Just because an email is secure when it arrives in your inbox doesn't mean that it cannot be maliciously modified later.
The intersection of email and Web technologies in recent years has given attackers a way to undermine the security and non-repudiation of email, including those that are signed using PGP or SMIME, security vendor Mimecast warned this week.
The email security provider has discovered a new exploit that it has dubbed ROPEMAKER, which gives attackers a way to change the content of an email, at their will, after it has been delivered, and without direct access to the user's email inbox. The exploit enables attackers to do things like swap out a benign URL in a delivered email with a malicious one, to edit text in the body of the email and turn entire chunks of benign text to a malicious URL.
Matthew Gardiner, cybersecurity strategist at Mimecast says the company has deliberately decided not to label the issue as either a product vulnerability or fundamental architectural flaw. "We think this is a topic area that needs to be further debated," he says.
There are certainly measures that email application providers can do to better protect users against the kind of threat posed by ROPEMAKER. "[But] part of the challenge with the ROPEMAKER exploit is it doesn't fall squarely into one particular organization's area of responsibility," he says.
The problem, according to Gardiner, stems from the manner in which PC-based email apps like Outlook and Apple Mail use Web technologies to make emails more visually attractive and dynamic compared to the purely text-based emails of a few years ago. Certain browser-based email clients such as Gmail, Outlook.com and icloud.com that Mimecast looked at were not susceptible to the issue.
"Fundamentally ROPEMAKER exists because Web technologies can and often do interoperate over a network, typically the Internet," Mimecast researchers said in a blog on the topic this week. "To be more precise, two resources that are housed remotely from one another, but are linked via a network can interoperate; one affecting the execution of the other."
For example, on the Web, remotely based and remotely controlled content and resources are routinely fetched or referenced without the local user having to do anything. Cascading Style Sheets (CSS) that organizations use to describe how the layout, fonts, colors, and other features of HTML content should be presented is a good example. CSS enables the separation of content from the components that control how the content should be presented, the company noted.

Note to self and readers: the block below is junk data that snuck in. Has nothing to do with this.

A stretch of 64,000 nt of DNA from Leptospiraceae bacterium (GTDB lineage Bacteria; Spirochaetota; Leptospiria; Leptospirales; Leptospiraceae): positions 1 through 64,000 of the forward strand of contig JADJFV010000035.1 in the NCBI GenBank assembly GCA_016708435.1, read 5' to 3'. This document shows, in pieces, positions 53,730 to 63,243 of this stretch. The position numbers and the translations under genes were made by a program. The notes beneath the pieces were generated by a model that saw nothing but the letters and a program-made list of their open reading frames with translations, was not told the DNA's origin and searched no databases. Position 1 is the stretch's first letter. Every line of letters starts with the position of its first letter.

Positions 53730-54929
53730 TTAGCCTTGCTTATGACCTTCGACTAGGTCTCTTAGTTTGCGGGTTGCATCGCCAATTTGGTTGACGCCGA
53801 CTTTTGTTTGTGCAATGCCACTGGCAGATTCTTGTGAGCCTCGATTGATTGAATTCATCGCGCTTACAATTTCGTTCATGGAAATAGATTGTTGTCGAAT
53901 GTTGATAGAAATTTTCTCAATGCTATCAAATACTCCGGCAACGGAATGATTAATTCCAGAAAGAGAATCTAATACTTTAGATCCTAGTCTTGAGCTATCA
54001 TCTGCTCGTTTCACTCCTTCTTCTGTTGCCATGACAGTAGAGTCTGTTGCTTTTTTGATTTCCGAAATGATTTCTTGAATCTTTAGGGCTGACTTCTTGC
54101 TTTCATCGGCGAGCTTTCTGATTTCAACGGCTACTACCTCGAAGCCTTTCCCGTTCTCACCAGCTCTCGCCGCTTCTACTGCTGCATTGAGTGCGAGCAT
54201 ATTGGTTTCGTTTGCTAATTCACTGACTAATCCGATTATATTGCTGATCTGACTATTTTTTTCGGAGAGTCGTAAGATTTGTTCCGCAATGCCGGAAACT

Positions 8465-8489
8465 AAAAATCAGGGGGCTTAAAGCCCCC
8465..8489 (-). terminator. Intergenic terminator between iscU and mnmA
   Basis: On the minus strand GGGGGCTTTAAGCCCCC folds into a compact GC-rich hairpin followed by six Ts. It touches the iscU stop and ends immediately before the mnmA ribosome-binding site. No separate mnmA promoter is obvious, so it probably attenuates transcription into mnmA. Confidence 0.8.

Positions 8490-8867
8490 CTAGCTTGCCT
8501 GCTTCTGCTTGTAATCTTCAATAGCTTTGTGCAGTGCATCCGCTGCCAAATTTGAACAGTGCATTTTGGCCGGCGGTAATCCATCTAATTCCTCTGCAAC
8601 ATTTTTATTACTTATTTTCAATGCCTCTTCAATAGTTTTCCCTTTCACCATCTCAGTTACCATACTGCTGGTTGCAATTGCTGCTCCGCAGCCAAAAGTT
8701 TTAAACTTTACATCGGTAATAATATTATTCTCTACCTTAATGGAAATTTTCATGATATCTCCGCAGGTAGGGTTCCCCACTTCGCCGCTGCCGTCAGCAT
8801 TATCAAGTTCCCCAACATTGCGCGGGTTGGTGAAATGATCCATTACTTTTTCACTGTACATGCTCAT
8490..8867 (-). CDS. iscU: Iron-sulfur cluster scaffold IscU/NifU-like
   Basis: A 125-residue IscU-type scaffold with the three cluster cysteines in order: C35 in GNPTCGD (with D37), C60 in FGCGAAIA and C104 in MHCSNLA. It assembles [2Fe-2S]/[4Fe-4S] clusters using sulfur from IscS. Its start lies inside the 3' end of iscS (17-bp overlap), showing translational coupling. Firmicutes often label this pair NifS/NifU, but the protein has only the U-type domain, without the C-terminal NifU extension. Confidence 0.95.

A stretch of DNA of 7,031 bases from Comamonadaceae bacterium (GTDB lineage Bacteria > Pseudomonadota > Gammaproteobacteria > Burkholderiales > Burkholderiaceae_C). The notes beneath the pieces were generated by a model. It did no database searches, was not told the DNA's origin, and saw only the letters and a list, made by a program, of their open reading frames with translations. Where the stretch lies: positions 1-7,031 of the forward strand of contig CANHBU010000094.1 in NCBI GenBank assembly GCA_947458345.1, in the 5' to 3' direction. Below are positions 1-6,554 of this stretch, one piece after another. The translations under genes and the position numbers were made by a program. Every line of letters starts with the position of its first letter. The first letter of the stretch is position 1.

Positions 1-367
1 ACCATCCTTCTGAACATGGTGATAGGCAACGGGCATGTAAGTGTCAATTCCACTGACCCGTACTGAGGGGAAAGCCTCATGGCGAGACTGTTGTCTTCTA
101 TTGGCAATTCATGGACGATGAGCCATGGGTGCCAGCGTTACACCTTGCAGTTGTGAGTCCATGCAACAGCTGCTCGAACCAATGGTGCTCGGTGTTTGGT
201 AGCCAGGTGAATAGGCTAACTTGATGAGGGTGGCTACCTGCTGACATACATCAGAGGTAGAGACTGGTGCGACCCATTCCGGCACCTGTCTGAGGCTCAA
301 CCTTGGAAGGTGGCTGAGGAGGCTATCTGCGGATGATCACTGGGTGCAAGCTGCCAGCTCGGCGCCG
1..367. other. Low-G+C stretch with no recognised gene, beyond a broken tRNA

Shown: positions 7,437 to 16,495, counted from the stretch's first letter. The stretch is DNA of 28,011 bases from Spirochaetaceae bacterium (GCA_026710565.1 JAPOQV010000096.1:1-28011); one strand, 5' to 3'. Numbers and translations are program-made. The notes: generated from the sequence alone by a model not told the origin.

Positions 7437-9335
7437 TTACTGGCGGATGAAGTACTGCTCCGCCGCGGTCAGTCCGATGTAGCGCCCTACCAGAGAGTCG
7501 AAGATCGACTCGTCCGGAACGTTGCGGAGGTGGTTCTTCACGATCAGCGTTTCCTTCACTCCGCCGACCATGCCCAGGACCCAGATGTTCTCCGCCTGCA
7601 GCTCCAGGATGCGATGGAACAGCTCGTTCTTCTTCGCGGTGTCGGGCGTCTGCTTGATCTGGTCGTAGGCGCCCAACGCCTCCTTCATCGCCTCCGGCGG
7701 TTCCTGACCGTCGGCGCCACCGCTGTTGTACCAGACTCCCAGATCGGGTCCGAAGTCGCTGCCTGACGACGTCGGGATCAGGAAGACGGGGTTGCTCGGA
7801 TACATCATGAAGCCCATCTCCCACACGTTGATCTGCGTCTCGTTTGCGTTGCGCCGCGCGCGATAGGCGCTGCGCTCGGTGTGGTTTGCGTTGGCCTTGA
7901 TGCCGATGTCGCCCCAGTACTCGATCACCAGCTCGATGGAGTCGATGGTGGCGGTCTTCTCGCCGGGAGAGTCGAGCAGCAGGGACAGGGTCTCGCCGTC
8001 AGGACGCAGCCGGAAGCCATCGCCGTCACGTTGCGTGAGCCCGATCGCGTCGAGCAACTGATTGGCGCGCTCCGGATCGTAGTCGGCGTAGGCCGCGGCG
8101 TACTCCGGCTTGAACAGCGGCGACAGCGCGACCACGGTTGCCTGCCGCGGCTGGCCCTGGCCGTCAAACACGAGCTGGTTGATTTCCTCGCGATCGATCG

When used in the context of emails, a remotely hosted CSS file can give an attacker a way to control not just the presentation style of the email but its actual content as well, Mimecast said. Just like Web pages can continuously change text content, audio, and visuals, a remotely hosted CSS can enable changes to the content in email that has already been delivered.
"ROPEMAKER works as long as the email client automatically connects to the remote CSS to retrieve the desired 'style' for the email. This is at the core of the ROPEMAKER exploit," Mimecast said.
In its advisory, the email security vendor described two ways in which an attacker could exploit the issue. One of them showed how an attacker could switch a good URL with a bad one. The other, which Mimecast has dubbed a Matrix Exploit, involved an attacker sending a matrix of ASCII text, character by character, and then using the remote CSS file to control what is displayed to the recipient.
"The Matrix Exploit is the delivery of all possible characters in an email," such as a, A, b, B, c, C, Gardiner says. "And then, post-delivery, making whatever message you want to appear come to life for each individual email user. "This tactic makes it very difficult for an email security product to determine if an inbound mail is good or not because what it says is not determined until after the email has been delivered, Gardiner notes.
Apple Mail has a user setting that would allow email users to block automatic execution of a remote resource—like a remotely hosted CSS file for instance, he says. But few are likely using it.
Most email clients use local CSS for reasons of performance and network connectivity, adds Gardiner. However, remote CSS is supported with HTML and there's no reason to believe attackers wouldn't use it. "From the end users' point of view they don't have any idea where the CSS is hosted, unless they check the HTML source of the email. How many users do that?"
Mimecast has shared its research privately with all of the primary email client vendors, but so far not one of them has acknowledged ROPEMAKER as a vulnerability or exploit. Mimecast says it has not seen any evidence of ROPEMAKER-like attacks in the wild so far.
Jai Vijayan is a seasoned technology reporter with over 20 years of experience in IT trade journalism. He was most recently a Senior Editor at Computerworld, where he covered information security and data privacy issues for the publication. Over the course of his 20-year ... View Full Bio